“Whitney Houston,” he explained, “belonged to a family that was very active in the school. Her mother was a member of the PTA. Whitney didn’t stand out. She wasn’t one of the ‘it’ girls. Just an average teenager, who had friends, but didn’t want to be the center of attention.”
“I didn’t expect Whitney Houston to become a star,” he admitted, even though she sang in the choir and the chorus. He did, however, remember one afternoon in 1978 when she was very excited about her modeling portfolio. But it was her older brother, a promising athlete, who the staff tapped for future greatness. The principal confessed he didn’t expect that Houston would, “become a great singer — the greatest singer in the world.”
Hamilton showed Susman pictures of Houston in his offices. They included images commemorating the artist’s return in 1997 when the school was renamed in her honor. This past Sunday, the school’s flag flew at half-staff outside the Whitney E. Houston Academy of Creative and Performing Arts. As at her Newark church, those who were treasuring the singer’s memory quietly braced below freezing temperatures and harsh winds to leave tributes, flowers and recall what she meant to them.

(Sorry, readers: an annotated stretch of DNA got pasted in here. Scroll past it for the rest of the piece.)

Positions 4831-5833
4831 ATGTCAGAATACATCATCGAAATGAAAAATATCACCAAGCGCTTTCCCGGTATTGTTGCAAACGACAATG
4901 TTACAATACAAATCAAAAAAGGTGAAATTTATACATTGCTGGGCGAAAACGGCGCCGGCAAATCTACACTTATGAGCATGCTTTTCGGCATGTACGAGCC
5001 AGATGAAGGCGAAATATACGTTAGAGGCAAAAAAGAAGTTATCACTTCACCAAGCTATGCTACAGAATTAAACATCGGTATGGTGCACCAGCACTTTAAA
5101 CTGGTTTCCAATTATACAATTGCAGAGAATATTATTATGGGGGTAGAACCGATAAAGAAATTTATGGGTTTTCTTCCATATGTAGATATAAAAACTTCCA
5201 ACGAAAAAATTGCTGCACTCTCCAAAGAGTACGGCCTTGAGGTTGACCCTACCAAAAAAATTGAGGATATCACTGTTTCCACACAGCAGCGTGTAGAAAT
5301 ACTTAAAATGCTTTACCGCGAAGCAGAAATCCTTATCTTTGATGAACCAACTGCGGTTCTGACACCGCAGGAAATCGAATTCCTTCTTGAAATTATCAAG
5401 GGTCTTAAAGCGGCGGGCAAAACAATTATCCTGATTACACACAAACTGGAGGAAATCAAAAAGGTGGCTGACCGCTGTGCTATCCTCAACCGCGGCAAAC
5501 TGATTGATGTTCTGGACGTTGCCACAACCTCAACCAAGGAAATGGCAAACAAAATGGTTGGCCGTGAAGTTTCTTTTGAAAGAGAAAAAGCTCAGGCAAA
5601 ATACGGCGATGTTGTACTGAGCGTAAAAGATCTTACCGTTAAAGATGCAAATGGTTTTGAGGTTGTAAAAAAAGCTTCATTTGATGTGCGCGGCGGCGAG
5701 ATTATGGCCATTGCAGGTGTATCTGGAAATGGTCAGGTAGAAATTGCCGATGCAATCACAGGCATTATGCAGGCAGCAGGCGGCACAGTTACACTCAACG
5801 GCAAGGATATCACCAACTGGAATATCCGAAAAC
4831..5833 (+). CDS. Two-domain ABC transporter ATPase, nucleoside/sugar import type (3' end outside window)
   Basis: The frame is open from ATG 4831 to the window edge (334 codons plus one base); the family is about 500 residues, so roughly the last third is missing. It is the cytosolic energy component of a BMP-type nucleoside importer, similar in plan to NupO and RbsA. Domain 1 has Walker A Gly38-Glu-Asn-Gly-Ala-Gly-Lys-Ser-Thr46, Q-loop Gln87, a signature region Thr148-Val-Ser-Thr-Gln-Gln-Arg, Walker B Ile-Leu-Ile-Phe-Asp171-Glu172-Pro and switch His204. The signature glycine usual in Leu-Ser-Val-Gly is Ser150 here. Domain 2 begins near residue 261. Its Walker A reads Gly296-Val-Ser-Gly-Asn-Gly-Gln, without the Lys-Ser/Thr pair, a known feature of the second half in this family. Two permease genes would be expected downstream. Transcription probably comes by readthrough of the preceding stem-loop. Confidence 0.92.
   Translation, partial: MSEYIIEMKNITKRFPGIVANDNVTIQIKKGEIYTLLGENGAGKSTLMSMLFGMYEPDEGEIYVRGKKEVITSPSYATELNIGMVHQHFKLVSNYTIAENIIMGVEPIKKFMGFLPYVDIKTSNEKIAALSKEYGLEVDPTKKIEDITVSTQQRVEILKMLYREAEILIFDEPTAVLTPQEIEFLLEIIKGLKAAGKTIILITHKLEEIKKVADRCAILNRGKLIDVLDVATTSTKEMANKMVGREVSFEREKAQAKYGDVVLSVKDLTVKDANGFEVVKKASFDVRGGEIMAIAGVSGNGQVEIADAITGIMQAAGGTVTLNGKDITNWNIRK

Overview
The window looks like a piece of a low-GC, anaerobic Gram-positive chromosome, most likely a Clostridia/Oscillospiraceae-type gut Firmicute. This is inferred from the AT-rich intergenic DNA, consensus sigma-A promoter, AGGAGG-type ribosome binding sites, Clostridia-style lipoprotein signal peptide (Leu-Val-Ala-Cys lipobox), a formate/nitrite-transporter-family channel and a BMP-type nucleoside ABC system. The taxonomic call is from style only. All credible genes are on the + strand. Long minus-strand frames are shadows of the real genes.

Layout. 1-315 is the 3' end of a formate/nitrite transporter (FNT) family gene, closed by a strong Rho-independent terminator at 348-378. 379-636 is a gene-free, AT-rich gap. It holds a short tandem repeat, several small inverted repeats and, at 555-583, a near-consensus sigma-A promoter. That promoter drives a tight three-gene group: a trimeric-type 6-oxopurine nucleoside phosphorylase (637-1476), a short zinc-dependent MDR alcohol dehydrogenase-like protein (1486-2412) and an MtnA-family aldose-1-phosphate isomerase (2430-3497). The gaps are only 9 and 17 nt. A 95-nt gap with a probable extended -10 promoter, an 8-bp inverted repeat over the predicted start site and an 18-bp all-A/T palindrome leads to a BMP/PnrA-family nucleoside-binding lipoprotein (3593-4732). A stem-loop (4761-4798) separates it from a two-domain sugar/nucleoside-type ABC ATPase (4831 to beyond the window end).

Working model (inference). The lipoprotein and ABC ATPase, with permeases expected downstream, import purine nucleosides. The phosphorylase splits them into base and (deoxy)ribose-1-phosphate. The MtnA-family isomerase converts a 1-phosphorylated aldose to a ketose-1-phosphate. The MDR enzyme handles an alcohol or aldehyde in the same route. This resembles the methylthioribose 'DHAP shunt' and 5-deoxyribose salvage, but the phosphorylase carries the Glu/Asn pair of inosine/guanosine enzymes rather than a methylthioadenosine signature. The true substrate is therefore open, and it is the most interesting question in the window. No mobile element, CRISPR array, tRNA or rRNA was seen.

“Her start was a beautiful, innocent thing,” said Hassan Munford, who told Susman he attended the school now named for Houston and who grew up in the same neighborhood. “I remember when she first made it, she brought a red drop-top and drove it down Dodd Street,” Munford remembered about the star. As did others, Munford left flowers outside the school on Sunday.
The “good path” Susman said Houston was on as she headed towards a singing career was echoed by a former classmate, Dr. Maria Pane. Whitney and Pane were both students at Mount Saint Dominic Academy, a small all-girls Catholic high school in Caldwell, New Jersey, the second high school Whitney attended. They both graduated with the class of 1981.
Houston was at that point exhibiting her potential as an entertainer and blossoming into a stunning beauty. Her high school class took note and voted her the most likely to succeed.